Hitch your wagon to a star. Or, if you are an eco-minded contractor, designer, manufacturer or supplier, hitch it to one of the nation’s oldest and most recognized environmental groups: Sierra Club, the environmental advocacy group formed more than a century ago, has launched a consumer Web site dedicated to all things green for the home. 

And as a service to its site visitors, it's handing out what amounts to an online seal of approval to the green businesses that are selected for inclusion in its online directory.

Designed primarily as resource for homeowners who want to make their houses more energy-efficient, healthy, and sustainable, Sierra Club Green Home offers how-to content on more than 100 subjects, from the pros and cons of compact fluorescent lighting to the complexities of solar and greywater systems. 

But the site’s most utilitarian feature, by far, is a searchable database of products, contractors and consultants (sliceable by topic and ZIP code), all of whom have been vetted through the organization’s GreenCheck process. The idea, organizers say, is to weed out the green-washers from the real deal.

“Sierra Club is passionate about a sustainable future; however, we understand becoming green may be daunting for many,” said Sierra Club Executive Director Carl Pope, who seeded the online venture after struggling to evaluate the viability of various green products, services, and contractors when retrofitting his own home. 

Database listings on Sierra Club Green Home are free for qualified businesses. As a first step, interested product and service providers must submit relevant credentials and a brief description explaining what makes their operation sustainable. To pass muster, applicants must demonstrate greenness in areas such as indoor air quality impact, energy and water usage, materials, waste, customer education, company viability, and good business practices.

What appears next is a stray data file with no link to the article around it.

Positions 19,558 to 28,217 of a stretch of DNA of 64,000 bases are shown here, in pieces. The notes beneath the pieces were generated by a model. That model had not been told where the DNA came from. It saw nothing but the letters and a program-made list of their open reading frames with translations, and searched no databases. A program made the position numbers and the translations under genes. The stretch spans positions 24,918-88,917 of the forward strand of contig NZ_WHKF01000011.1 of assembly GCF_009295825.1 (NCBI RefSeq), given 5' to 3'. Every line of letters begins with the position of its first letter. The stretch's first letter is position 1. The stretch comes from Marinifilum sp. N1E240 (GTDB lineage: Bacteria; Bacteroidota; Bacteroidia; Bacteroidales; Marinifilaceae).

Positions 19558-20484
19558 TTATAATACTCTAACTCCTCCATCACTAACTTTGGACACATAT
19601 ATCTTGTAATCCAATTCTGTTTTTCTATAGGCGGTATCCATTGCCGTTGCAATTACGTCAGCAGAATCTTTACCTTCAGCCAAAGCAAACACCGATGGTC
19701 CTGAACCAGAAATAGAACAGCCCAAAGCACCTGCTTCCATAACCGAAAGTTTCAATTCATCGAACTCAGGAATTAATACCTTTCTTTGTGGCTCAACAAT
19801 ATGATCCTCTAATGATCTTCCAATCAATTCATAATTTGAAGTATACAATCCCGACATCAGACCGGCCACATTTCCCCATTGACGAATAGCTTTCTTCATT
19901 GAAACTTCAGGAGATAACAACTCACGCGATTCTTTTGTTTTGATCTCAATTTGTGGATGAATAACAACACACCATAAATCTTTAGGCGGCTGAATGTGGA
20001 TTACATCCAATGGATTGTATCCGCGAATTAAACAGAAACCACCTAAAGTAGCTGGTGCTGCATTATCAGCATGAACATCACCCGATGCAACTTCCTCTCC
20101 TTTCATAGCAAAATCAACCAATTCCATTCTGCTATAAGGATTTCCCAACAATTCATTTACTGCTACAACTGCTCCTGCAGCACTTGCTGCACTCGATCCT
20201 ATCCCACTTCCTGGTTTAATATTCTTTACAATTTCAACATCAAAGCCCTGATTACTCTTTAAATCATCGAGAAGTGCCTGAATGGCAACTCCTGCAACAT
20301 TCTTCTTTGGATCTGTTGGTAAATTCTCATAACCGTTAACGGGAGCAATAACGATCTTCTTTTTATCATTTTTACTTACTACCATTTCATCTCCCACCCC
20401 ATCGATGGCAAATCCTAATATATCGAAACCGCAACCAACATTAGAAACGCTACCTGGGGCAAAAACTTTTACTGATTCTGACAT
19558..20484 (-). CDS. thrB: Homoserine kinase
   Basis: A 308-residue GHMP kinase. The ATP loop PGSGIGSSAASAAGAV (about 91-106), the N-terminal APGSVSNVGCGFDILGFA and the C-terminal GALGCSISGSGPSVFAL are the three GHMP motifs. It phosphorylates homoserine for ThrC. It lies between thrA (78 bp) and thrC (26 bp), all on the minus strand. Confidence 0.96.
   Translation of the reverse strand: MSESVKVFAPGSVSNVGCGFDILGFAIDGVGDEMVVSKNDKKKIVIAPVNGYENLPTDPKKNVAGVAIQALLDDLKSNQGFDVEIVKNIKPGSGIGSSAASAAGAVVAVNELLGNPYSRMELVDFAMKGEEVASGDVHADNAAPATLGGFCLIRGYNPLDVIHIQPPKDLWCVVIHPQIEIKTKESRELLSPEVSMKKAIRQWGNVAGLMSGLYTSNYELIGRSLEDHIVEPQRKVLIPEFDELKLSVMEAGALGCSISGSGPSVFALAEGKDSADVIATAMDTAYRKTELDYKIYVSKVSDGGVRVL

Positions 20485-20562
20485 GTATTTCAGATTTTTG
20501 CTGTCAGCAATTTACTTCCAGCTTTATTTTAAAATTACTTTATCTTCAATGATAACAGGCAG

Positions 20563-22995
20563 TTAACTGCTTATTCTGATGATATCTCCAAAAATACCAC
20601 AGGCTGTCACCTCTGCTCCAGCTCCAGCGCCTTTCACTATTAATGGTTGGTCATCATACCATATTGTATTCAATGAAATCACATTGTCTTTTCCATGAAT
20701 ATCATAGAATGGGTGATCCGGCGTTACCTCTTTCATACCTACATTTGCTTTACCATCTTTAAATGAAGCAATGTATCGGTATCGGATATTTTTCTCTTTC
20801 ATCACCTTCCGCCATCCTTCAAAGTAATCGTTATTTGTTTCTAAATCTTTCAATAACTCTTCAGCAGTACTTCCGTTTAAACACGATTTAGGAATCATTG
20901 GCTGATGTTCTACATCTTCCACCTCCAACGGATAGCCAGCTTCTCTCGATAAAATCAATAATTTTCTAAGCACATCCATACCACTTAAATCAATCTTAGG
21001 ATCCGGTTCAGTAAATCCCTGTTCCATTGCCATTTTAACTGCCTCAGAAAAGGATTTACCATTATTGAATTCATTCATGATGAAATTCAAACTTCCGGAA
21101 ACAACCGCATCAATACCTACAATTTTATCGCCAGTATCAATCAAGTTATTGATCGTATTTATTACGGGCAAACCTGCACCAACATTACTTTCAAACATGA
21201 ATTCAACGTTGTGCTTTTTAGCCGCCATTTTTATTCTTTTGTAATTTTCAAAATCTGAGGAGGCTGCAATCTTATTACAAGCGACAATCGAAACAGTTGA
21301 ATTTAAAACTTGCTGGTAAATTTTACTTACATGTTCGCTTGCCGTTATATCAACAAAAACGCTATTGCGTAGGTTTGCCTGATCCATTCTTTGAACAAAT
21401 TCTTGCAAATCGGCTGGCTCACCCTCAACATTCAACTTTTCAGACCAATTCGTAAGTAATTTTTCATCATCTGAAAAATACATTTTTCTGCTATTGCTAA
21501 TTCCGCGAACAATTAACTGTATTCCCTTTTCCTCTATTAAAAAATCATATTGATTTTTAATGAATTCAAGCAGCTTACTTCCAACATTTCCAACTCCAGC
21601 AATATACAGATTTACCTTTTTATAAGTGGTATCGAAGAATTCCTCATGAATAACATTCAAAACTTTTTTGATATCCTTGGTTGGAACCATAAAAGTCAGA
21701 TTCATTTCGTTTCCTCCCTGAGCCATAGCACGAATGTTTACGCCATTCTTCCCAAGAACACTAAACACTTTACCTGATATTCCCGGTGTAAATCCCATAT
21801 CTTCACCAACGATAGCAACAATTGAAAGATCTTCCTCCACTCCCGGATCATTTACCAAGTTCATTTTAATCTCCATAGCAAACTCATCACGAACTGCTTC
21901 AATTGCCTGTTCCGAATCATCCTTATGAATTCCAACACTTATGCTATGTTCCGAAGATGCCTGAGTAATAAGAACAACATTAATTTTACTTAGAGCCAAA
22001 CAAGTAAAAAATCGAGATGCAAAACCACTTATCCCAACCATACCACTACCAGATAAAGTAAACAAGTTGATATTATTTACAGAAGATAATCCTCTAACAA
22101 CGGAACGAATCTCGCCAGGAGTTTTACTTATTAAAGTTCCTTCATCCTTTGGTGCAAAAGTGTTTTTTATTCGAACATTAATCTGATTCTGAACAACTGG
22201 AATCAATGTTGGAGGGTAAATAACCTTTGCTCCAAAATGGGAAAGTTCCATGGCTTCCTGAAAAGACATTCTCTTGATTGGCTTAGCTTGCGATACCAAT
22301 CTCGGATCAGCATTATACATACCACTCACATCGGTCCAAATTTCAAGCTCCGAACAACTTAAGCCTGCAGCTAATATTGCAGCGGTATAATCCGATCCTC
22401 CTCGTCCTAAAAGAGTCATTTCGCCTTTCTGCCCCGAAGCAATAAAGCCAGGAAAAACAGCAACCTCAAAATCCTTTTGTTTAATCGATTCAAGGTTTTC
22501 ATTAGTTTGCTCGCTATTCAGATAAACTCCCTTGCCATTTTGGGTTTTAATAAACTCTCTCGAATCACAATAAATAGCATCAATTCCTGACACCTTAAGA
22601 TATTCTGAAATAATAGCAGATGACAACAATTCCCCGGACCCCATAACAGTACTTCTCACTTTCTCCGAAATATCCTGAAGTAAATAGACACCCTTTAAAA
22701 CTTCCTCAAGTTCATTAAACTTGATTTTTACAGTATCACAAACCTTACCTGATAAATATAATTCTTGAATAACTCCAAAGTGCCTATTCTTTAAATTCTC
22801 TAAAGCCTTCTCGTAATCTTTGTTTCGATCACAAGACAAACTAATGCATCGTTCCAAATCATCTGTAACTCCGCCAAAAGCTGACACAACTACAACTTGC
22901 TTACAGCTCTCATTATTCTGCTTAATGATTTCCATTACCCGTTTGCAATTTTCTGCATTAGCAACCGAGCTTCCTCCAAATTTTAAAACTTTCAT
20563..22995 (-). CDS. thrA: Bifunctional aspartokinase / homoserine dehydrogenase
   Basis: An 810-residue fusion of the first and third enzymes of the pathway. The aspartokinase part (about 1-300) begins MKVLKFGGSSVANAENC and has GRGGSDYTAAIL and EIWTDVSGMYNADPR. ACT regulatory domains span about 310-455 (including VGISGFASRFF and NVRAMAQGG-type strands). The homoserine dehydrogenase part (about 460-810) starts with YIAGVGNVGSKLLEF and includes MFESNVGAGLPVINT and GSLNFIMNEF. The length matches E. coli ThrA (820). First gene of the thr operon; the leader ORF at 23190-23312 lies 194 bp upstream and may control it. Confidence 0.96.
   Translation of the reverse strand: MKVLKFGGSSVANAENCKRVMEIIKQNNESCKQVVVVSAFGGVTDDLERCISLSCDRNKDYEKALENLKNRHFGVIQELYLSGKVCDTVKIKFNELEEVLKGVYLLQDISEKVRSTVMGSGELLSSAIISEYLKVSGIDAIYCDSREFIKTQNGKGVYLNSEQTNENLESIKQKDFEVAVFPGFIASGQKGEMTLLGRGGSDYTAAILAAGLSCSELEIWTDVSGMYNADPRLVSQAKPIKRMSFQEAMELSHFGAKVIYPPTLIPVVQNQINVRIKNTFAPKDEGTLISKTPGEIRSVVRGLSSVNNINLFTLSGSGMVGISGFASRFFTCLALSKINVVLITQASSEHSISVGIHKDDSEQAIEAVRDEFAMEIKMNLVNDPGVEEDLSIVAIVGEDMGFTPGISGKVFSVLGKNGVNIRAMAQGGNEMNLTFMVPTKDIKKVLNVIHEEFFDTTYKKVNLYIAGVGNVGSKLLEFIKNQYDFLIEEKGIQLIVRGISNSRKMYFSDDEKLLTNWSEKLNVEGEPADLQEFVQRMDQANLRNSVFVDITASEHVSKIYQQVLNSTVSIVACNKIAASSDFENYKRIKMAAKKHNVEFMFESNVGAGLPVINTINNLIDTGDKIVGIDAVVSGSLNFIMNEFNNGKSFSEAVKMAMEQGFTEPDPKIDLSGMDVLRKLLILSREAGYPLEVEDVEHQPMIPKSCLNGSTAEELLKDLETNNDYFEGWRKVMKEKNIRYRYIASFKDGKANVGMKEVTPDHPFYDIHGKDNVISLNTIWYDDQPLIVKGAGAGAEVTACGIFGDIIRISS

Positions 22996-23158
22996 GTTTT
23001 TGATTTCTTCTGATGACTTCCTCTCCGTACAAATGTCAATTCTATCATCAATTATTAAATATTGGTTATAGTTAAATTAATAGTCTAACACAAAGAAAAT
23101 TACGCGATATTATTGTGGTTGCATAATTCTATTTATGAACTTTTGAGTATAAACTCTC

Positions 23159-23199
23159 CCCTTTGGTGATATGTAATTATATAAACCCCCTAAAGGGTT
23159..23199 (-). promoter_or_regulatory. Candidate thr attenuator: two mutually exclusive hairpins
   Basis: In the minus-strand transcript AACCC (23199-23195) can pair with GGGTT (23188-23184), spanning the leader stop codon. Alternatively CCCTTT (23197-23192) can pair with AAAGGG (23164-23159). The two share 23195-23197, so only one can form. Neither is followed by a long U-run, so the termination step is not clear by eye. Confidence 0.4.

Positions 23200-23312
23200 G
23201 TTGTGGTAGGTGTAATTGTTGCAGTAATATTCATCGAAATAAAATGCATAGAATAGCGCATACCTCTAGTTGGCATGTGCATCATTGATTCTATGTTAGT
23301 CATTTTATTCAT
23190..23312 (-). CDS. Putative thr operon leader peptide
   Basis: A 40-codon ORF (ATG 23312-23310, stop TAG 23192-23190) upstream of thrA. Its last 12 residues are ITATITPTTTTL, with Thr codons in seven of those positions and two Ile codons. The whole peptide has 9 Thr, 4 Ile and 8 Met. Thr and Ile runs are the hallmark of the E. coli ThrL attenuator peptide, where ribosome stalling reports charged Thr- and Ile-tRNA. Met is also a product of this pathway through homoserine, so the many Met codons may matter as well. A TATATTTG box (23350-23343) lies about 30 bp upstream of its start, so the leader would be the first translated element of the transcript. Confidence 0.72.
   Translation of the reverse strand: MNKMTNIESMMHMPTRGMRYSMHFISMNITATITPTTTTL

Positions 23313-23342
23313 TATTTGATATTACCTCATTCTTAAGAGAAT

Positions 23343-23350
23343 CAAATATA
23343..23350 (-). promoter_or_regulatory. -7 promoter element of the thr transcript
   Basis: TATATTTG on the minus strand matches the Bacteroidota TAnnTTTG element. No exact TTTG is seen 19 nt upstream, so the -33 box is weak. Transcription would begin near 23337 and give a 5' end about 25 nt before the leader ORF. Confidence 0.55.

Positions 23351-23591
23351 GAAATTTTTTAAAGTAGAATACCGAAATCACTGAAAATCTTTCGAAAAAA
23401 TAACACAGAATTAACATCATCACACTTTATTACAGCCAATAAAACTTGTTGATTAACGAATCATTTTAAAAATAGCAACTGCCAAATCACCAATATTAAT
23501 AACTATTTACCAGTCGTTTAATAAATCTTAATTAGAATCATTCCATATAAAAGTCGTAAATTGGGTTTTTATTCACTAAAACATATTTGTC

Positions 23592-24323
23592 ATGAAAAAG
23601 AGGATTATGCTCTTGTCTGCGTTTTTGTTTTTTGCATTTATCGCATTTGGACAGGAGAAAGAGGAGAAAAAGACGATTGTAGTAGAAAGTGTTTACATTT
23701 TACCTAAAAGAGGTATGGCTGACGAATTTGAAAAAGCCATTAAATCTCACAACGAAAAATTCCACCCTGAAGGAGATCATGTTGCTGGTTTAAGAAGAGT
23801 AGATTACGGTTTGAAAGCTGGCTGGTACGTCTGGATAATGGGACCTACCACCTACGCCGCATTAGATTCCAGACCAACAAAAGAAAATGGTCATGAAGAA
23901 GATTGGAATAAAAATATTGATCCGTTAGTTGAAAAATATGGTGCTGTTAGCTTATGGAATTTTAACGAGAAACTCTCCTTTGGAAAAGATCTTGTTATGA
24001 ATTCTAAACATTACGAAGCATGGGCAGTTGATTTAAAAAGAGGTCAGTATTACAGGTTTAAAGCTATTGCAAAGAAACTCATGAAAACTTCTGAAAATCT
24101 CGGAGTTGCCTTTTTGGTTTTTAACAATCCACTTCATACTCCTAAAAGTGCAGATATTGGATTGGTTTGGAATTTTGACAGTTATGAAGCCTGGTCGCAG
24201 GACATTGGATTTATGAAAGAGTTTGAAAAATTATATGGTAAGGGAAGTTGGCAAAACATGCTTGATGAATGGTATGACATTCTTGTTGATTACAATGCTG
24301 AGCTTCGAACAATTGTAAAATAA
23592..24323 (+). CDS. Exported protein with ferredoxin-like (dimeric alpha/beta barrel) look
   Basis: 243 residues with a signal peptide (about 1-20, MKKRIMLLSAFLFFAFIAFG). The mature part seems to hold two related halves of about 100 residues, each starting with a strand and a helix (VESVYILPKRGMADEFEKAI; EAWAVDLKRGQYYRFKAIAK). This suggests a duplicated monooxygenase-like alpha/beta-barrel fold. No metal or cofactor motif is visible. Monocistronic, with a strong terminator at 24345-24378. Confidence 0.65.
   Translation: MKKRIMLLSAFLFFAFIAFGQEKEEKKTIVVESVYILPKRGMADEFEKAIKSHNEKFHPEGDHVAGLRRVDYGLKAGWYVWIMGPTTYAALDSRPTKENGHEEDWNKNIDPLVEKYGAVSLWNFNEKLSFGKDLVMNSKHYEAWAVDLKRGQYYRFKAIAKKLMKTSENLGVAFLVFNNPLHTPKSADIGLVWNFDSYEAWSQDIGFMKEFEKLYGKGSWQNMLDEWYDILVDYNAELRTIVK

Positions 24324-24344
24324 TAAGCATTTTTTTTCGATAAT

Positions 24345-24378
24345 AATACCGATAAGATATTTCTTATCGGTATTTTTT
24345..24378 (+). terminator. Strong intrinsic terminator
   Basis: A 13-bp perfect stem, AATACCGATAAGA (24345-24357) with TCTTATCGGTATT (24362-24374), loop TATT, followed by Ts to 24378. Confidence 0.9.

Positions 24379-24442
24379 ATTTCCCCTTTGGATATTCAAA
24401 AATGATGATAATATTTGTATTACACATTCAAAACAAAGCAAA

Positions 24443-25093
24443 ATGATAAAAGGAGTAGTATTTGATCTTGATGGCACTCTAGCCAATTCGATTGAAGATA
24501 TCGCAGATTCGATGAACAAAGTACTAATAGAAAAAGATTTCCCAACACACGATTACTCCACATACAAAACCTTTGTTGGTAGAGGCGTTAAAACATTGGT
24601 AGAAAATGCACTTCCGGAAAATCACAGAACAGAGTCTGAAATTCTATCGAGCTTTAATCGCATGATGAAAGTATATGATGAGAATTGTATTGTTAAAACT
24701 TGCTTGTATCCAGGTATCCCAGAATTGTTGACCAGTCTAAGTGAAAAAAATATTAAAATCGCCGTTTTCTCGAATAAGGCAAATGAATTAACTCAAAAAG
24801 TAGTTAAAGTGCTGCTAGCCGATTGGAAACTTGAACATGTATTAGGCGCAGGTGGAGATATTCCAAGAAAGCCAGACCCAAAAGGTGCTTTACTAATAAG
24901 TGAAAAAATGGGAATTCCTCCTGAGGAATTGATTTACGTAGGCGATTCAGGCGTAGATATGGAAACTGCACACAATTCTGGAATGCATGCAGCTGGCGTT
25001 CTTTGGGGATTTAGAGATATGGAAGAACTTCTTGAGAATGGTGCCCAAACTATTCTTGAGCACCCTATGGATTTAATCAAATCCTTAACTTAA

The Sierra Club, now 1.3 million members strong, is quick to note that the GreenCheck process does not constitute an official accreditation, and that a continued listing in its database is contingent on positive reviews. The ultimate verdict on a provider’s eco-claims will come from the online user community via message boards and user ratings.  “We rely partially on you, the environmentally conscious consumer, to tell us if a product or service does not merit continued inclusion on our site,” the organization reminds users.

Other consumer-friendly site features include carbon and solar energy calculators, a home health/indoor air quality quiz, a video library offering how-to demo’s and green design tours, and tips on how to hire a green contractor.

Jenny Sullivan is senior editor, design, for BUILDER Magazine.